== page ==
Blog Category: At Work

disabled young woman sitting in a wheelchair playing tennis

Disabled person or person with a disability?

Many people are confused and apprehensive about how to refer to different groups of people. That includes people with disabilities, as well as older adults, for example. The words you use change over time and new words emerge. Simply put, it is often unclear how to refer to other people in a way that is

Adult woman standing by traffic covering her ears.

How to Manage Sensory Overload in Adults

Did you know that adults can experience sensory overload? Oftentimes, sensory overload is only talked about among children. However, sensory sensitivities is not something that individuals will grow out of. It is not uncommon for adults with diagnosed sensory processing disorders to experience a sensory overload response, too. Therefore, it is important to know and

Woman plugging her ears with her fingers due to sensory issues.

What Are the Signs of Sensory Issues?

As more and more children and adults experience sensory sensitivity and sensory overload, it is important to understand sensory issues. However, many people are confused about sensory disorders and autism, giving rise to a common misconception that certain sensory preferences indicate a specific diagnosis. They do not. Read on to learn more about sensory issues

Woman's hand holding a brown focus stone.

Fidgets: Not Just for Children

You often hear about and see fidget toys created for children. However, have you ever considered how these devices may also be helpful for adults? Sensory fidget toys for adults are truly “a thing!” If you are old enough, you may remember fiddling with a few coins in your pocket, twirling a pencil in your

Young woman sitting on couch with laptop reading a sensory-friendly email.

How to Create Sensory-Friendly Emails

Do you find yourself communicating more by email these days? Maybe you are working from home. Or, only going into the office some of the time. Ever receive an email that you simply don’t understand? On the other hand, have you ever sent an email that was misunderstood? These are common experiences for email users.

Young blind woman walking with cane visual aid.

Sensory Preferences: Yours, Mine, & Ours.

There are simple changes you can make so that an event or location is sensory-friendly. When thinking of common sensory-friendly changes, consider dimming bright lights, adding closed-captioning to videos or creating quiet zones. However, there is no single recipe to create a sensory-friendly event or location for everyone, all of the time. Each person is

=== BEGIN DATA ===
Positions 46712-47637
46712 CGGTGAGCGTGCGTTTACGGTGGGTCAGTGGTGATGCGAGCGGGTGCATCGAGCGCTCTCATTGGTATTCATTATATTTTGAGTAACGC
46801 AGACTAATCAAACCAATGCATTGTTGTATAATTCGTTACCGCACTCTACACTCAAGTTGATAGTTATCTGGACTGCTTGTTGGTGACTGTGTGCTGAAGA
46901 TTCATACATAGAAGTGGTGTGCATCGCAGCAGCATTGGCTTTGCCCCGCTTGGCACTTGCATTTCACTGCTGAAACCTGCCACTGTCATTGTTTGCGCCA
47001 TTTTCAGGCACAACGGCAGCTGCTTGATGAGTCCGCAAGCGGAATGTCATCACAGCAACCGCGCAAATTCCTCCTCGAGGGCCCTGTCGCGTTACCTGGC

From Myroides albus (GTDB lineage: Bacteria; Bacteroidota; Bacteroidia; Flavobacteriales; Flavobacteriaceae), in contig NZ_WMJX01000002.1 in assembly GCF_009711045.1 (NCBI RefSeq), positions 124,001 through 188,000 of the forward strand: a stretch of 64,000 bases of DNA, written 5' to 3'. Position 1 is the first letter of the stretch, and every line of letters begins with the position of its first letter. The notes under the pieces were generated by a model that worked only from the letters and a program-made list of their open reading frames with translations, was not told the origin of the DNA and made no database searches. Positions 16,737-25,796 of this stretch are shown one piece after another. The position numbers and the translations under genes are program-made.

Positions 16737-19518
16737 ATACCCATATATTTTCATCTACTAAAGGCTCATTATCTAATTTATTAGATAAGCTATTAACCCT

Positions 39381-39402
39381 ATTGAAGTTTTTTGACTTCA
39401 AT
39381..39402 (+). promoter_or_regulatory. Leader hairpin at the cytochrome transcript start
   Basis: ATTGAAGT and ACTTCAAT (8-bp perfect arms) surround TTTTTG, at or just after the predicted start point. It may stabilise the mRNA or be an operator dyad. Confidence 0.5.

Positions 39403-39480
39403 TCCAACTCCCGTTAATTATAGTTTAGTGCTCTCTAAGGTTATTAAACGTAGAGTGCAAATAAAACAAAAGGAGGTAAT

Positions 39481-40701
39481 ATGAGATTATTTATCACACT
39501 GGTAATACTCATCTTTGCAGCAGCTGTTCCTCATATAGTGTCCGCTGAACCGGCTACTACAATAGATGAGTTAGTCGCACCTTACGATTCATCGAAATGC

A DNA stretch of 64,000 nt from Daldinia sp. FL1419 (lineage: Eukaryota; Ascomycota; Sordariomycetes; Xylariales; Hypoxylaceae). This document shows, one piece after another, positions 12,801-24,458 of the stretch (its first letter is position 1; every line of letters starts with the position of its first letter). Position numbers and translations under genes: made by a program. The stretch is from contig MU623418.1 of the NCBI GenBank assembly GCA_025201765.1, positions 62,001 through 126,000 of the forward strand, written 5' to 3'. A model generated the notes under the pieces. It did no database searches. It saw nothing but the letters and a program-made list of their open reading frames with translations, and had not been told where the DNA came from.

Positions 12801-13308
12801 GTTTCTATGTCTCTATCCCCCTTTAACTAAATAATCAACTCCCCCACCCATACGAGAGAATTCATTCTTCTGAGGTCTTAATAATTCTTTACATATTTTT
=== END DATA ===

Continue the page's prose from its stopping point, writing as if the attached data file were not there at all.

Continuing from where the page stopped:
Two women walking wearing masks bumping elbows during COVID..

Sensory Overload and COVID-19

Have you considered the effect of COVID-19 on sensory overload? For instance, face masks, physical barriers, constant hand washing or sanitizing and social isolation are all bothersome. Especially for people with sensory sensitivities. Moreover, a recent survey, conducted by Sensory Friendly Solutions, reveals that COVID-19 has made sensory-friendly changes just as important. How does COVID-19

Young woman sitting at table on her laptop in a meeting.

Make Your Virtual Meetings Sensory-Friendly

Work from home and virtual workspaces are now common. Many small and large businesses and organizations have adopted remote work. Did you know that hosting sensory-friendly virtual meetings helps your remote workforce? Especially employees with sensory sensitivities. The same is true for personal online gatherings or meetings. Hosting a sensory-friendly virtual meeting helps everyone on

Back of person's head wearing noise cancelling ear muffs and the words too busy, too noisy, too bright and the Sensory Friendly Solutions logo

Too Busy. Too Noisy. Too Bright.

This documentary about sensory-friendly really made me think. As an occupational therapy student, I often hear the words “sensory-friendly”. However, until recently, I never fully understood what the term sensory-friendly truly meant. Most importantly, I did not understand how to make a location or an event sensory-friendly. And like most people, I thought that only

Dr. Bill Wong speaking on stage at his TEDx talk

Dr. Bill Wong is Fighting On as an Autistic Adult

Dr. Bill Wong, occupational therapist, reveals his unexpected path to being diagnosed as an autistic adult while studying occupational therapy. He also shares the power of finding another adult occupational therapist with autism as a key turning point in his life. Dr. Wong’s motto is Fighting On and he works to mentor autistic adults and fellow occupational therapists around the globe about life with autism.

Skip to content